JavaScript Exception Handling


JavaScript exception handling is the process of catching and responding to errors that occur during the execution of a JavaScript program. When an error occurs in JavaScript, an exception is thrown, which can be caught and handled by the program. Exception handling is an important part of writing robust and reliable JavaScript code.

There are two types of exceptions in JavaScript: built-in exceptions and user-defined exceptions. Built-in exceptions are predefined by the JavaScript language, such as “SyntaxError” and “TypeError”. User-defined exceptions are created by the programmer to handle specific error conditions.

To handle exceptions in JavaScript, you can use the “try…catch” statement. The “try” block contains the code that might throw an exception, while the “catch” block contains the code that handles the exception. If an exception is thrown in the “try” block, control is passed to the “catch” block, which can then handle the exception or perform any necessary cleanup operations.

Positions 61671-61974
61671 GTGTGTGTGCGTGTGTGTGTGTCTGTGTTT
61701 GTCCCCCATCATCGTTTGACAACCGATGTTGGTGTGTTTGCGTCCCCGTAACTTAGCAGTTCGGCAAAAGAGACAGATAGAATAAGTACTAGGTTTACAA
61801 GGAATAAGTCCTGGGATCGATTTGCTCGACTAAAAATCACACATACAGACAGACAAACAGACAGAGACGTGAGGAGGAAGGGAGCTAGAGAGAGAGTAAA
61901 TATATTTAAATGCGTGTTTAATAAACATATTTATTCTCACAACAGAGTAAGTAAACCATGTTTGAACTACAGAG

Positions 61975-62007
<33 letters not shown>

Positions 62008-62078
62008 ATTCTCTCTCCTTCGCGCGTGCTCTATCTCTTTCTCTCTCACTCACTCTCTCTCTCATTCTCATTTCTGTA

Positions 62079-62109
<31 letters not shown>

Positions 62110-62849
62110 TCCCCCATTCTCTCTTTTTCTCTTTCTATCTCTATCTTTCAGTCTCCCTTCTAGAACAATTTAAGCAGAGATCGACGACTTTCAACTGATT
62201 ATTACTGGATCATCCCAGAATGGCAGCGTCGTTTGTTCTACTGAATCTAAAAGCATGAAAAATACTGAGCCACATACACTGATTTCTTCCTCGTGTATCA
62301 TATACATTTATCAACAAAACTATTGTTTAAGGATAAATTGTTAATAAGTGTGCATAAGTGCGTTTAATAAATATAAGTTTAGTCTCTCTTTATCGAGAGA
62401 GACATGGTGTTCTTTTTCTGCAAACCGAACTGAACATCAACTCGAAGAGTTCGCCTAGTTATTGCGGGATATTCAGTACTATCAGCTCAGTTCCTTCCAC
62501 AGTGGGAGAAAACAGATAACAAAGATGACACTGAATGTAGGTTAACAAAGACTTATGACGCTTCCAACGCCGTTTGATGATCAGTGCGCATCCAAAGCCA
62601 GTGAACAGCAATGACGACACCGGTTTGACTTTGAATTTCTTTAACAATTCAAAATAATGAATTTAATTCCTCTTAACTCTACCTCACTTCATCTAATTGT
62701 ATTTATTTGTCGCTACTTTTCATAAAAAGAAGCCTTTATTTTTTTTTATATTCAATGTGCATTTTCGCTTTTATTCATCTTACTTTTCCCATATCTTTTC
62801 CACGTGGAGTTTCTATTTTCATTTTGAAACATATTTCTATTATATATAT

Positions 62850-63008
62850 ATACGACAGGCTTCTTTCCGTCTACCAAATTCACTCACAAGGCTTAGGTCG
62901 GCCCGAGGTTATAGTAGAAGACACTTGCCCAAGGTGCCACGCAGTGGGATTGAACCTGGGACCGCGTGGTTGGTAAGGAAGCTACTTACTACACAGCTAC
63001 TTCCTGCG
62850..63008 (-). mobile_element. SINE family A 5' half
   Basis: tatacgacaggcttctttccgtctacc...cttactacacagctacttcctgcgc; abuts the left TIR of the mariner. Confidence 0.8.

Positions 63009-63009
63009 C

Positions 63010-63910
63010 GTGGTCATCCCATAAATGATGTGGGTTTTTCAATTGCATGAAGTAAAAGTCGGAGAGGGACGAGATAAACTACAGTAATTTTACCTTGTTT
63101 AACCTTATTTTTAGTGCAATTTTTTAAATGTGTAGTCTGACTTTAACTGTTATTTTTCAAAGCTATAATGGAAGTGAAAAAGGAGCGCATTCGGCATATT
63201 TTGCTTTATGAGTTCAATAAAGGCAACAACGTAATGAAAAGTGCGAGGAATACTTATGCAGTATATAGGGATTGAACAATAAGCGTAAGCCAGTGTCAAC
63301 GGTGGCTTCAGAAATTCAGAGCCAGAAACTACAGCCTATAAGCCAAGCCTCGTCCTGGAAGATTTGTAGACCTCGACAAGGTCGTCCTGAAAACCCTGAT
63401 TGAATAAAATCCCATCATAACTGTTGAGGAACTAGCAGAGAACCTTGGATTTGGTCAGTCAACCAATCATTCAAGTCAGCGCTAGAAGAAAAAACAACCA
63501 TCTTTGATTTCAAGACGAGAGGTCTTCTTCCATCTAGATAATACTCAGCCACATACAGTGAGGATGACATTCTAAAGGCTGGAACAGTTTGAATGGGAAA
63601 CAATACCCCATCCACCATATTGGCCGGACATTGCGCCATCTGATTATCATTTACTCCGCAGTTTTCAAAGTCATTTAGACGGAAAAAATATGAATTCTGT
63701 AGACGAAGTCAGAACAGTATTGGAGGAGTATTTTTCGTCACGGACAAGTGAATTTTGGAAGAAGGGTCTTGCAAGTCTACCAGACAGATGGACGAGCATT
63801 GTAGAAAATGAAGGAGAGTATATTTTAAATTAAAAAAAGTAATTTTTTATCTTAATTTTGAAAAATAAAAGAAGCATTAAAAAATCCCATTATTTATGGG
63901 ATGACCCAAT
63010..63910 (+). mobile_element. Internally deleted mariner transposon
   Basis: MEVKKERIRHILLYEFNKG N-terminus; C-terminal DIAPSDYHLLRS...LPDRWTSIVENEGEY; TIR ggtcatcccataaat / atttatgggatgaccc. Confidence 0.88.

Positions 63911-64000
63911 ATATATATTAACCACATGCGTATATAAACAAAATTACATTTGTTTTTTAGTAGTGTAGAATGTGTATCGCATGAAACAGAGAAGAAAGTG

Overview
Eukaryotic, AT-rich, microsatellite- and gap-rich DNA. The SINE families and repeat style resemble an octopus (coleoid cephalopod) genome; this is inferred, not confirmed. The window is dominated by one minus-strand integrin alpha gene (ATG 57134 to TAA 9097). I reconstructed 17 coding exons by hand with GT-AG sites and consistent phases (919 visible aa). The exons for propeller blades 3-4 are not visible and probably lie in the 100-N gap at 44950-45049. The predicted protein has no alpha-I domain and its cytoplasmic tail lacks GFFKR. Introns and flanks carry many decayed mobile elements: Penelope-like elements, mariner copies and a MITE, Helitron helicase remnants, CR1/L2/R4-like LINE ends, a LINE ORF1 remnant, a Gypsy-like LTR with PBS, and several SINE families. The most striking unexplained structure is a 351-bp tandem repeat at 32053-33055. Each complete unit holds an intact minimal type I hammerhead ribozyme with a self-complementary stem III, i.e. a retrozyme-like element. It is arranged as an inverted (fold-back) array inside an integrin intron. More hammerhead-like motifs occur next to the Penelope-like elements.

Here is an example of how to use the “try…catch” statement in JavaScript:

try {
  // Code that might throw an exception
} catch (error) {
  // Code to handle the exception

In this example, any exception that occurs in the “try” block will be caught by the “catch” block. The “error” parameter in the “catch” block is an object that contains information about the exception, including the error message and stack trace.

It’s important to note that exceptions can also be re-thrown or propagated up the call stack using the “throw” statement. This can be useful for handling exceptions at a higher level or for propagating errors to a central error handling mechanism.

Overall, exception handling is an important part of writing reliable JavaScript code, and the “try…catch” statement is a powerful tool for managing errors in your programs.